January 15, 2011 in Nation/World

Priebus takes GOP helm after Steele drops his bid

RNC seeks changes to take on Obama
Liz Sidoti Associated Press
Associated Press photo

Republican National Committee Chairman Michael Steele walks off stage after announcing that he would drop his re-election bid Friday.
(Full-size photo)(All photos)

OXON HILL, Md. – The national Republican Party, coming off huge election victories but facing a $22 million debt and an internal war over identity, ousted Chairman Michael Steele on Friday and chose Wisconsin party chief Reince Priebus to lead in the run-up to the 2012 presidential race.

The embattled Steele dropped his re-election bid halfway through an afternoon of balloting when it became clear he could not win another two-year term after a first marked by verbal missteps and financial woes.

“We have to get on track. And together we can defeat Barack Obama in 2012,” Priebus, the chairman of the Wisconsin GOP, said in a brief victory speech, pleading for unity within the fractured 168-member Republican National Committee.

A former top lieutenant to Steele, Priebus promised to hire top-notch staff, restructure the organization and put it on solid financial footing so the next GOP presidential nominee will be prepared to take on Obama.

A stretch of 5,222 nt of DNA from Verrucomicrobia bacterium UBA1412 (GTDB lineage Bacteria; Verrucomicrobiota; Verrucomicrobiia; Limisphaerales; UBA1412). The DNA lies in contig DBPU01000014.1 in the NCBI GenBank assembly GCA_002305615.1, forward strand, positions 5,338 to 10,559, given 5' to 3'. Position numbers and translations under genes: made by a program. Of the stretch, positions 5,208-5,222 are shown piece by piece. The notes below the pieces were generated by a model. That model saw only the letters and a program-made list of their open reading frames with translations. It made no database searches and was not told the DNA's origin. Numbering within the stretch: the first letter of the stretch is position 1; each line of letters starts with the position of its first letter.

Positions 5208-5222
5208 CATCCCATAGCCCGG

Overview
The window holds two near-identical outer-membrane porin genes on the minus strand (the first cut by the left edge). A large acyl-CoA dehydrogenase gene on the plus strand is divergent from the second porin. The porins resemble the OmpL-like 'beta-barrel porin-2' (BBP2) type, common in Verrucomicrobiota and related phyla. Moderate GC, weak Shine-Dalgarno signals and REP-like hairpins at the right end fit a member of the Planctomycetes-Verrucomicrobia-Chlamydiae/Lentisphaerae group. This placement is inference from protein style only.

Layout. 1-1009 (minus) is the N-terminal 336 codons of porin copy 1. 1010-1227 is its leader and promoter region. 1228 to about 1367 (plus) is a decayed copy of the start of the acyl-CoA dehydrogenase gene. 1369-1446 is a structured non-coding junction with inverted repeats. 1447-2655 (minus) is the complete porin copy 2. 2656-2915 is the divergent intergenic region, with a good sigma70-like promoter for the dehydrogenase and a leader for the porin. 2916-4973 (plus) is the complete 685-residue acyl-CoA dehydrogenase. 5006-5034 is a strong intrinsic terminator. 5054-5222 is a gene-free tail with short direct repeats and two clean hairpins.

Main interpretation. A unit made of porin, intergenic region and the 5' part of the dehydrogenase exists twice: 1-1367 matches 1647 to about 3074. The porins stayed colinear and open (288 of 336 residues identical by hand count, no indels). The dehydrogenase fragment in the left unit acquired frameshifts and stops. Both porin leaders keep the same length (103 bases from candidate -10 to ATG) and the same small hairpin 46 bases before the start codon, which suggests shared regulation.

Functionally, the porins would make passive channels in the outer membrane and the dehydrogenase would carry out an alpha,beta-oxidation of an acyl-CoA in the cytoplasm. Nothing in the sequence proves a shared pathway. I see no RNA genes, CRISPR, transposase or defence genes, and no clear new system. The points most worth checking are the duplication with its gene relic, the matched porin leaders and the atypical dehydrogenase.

Most urgently, the new chairman must retire an RNC debt of about $22 million owed to vendors and banks, as well as lure back demoralized donors who have been so frustrated with Steele’s management that they sent their dollars elsewhere or didn’t open their wallets at all last year. The party had only about $1 million cash on hand at year’s end.

A telegenic though gaffe-prone party leader, Steele had argued that he should be re-elected because of the GOP’s record of coast-to-coast victories. However, Republican operatives had formed a network of outside groups that adopted traditional national party functions out of a concern about the RNC’s ability under Steele to raise money and deploy resources to key races.

The first black chairman of the Republican Party, Steele was elected to a two-year term in January 2009 just as Obama – the country’s first black president – was taking office.

Since then, Steele, the former lieutenant governor of Maryland, has spent much of his tenure fending off criticism.

He faced frequent complaints about questionable spending, anemic fundraising, staff shake-ups and cringe-inducing comments.

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